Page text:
To James Keith
Philadelphia May 8th 1793.
Enclosed is Colo. Hooes letter to me on the subject of Mr Bennett’s claim on Colvils Estate.1 I can only again express my wish that you would do in this case what, in your own judgment, is perfectly legal & just; or in points which appear doubtful, that which able Council shall advice you to as proper. I want most exceedingly to close this business. and am perfectly willing that Mr Bennetts claim shd be fully discharged upon the conditions—& principles above mentioned. But I know not to this hour, whether Messrs Wilson & Dunlap mean to Enjoin on one of the Judgments or Discharge it with interest agreeably to the Decree of the Court; altho’ they promised on the first or 2d of April to let me know their decision thereon in ten days or a fortnight from that date.2 The ground for an inju[n]ction, if that is the result, is on the scrore of Interest during the War; consequently—my allowing interest to Mr Bennett must depend upon the Decree of the high Court of Chancery in this case, (if the matter is carried thither)—for the Estate of Colvill can only do, as it is done by. And, if the Judgment on the Bond is hung there, it will lye with you, as I have declared in a former letter or with your Council to say whether the case will be affected by receiving the principal due on the Bond—or any part thereof whilst the interest the⟨r⟩eon is in litigation.3 In a word, whether they may not avail themselves of this circumstance as a plea to invalidate the demand of Interest. By all this, I mean no more than to express my wish to act circumspectly; keeping this then always in view, I can not too often repeat the earnestness of my desire to make a final settlement of this Administration. Whatever money you can receive properly—& pay properly to Colo. Hooe on Acct of Mr Bennetts claim, will be perfectly agreeable to me as I do not want to touch a Copper of it. & know of no othe⟨r⟩ claims to which it can be applied.4 I am Dear Sir Your Very Hble Servt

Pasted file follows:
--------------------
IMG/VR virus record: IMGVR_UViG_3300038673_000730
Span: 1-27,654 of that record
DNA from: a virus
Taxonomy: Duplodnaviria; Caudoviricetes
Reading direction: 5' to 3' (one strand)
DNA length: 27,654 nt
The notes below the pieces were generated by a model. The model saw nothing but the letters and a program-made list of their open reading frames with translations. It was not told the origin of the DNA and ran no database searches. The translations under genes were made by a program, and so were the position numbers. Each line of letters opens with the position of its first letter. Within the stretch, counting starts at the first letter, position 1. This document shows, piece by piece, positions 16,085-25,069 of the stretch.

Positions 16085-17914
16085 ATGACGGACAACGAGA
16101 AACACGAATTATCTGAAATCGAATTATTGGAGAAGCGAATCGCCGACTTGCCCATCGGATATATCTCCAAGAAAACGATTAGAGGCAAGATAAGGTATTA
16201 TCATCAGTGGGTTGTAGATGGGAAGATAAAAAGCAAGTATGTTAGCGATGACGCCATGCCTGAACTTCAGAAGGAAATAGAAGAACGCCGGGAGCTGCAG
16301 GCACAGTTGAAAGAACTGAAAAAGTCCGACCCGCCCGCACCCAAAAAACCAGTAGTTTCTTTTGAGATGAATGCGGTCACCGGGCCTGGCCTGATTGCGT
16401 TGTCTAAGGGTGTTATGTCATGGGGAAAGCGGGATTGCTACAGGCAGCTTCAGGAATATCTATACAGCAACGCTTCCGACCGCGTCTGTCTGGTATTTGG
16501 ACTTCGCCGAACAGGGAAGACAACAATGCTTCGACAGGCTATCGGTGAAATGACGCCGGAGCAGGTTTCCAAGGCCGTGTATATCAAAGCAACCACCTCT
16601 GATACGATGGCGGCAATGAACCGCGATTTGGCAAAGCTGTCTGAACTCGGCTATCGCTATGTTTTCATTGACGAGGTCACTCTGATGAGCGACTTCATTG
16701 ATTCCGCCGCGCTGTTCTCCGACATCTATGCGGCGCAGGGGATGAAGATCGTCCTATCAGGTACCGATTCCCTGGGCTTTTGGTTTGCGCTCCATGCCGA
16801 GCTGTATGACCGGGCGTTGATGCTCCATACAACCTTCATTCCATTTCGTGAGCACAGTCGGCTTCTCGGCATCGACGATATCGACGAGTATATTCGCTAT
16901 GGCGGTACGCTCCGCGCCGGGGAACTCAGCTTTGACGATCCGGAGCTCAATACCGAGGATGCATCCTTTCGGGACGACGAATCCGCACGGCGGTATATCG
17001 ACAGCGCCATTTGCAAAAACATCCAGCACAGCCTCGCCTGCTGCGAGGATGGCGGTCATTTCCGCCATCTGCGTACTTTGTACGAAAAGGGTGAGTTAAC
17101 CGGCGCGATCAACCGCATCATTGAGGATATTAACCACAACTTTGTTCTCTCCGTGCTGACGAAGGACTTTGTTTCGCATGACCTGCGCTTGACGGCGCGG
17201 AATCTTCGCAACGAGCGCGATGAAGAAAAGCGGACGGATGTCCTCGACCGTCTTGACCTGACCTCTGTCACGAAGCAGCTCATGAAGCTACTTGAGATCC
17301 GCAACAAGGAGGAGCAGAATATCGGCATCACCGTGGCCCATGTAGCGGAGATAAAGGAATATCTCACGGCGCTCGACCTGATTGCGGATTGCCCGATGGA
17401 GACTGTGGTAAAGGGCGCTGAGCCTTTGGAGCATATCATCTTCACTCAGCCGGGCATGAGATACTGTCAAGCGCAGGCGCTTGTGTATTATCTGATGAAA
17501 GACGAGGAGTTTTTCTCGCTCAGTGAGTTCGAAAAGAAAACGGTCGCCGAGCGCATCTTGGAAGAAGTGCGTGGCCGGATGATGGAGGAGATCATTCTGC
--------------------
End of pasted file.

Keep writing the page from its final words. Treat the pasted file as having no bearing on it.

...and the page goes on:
P.S. I had closed this letter when your favor of the 3d instant was handed to me. The Sentiments contained in mine, with the proposition of Messrs Hooe & Little—go to your queries respecting a settlement with them as Agents of Lord Tankerville & Mr Bennett; & also (the controversy having ceased) to that of Mr Wilson.5 The account rendered by Colo. Hooe I transmitted to you some time since—the regularity & equity of which you are to judge agreeably to the caution already given; ⟨having every thing before⟩ you, ⟨being better⟩ acquainted with the Subject, & more ⟨leisure to do it than myself. Finally, if⟩ the Sum which shall be found due from Semple’s trustees, on Settlement with Mr Wilson⟨,⟩ amounts to mor⟨e⟩ than the Ball[anc]e due to the Agents of Bennett &c.6 the application thereof shall be directed as soon as it is made known to me. On the other hand, if it should fall short, I will provide for the deficiency, as far as I have Assetts.7
The trouble which the Attorneis have had in this business you are better acquainted with than I am—& whatever you may think just—I am willing to allow. I had not, however, thought their trouble uncommon—one Suit being on a simple Bond—the other on an acct prepared to their hands. But, as I have already said, I wish them to be adequately paid. Your trouble, I am well satisfied, has been great; and I have every disposition to reward it, as far as those who have had the matter before them formerly, or any others, may think me justified in allowing. I am as before Yours &ca
ADfS (incomplete), NjMoHP; ADfS (fragment), MH; LB, DLC:GW. The text in angle brackets is from the letter-book copy.
1. The enclosed letter from Robert Townsend Hooe to GW was that of 25 April.
2. For William Wilson and James Dunlop’s promise to GW, see GW to Keith, 7 April, and for their failure to respond within ten days to GW about the court judgment of 22 May 1792 in favor of the Colvill estate, see GW to Keith, 13 April.
6. The remainder of the incomplete draft is taken from the ADfS fragment at MH.
7. GW had enclosed Hooe’s account, which has not been found, in his letter to Keith of 7 February. For a summary of payments made on behalf of the Colvill estate until its final settlement in 1796, see Ledger C description begins Manuscript Ledger in Morristown National Historical Park, Morristown, N.J. description ends , 13–17.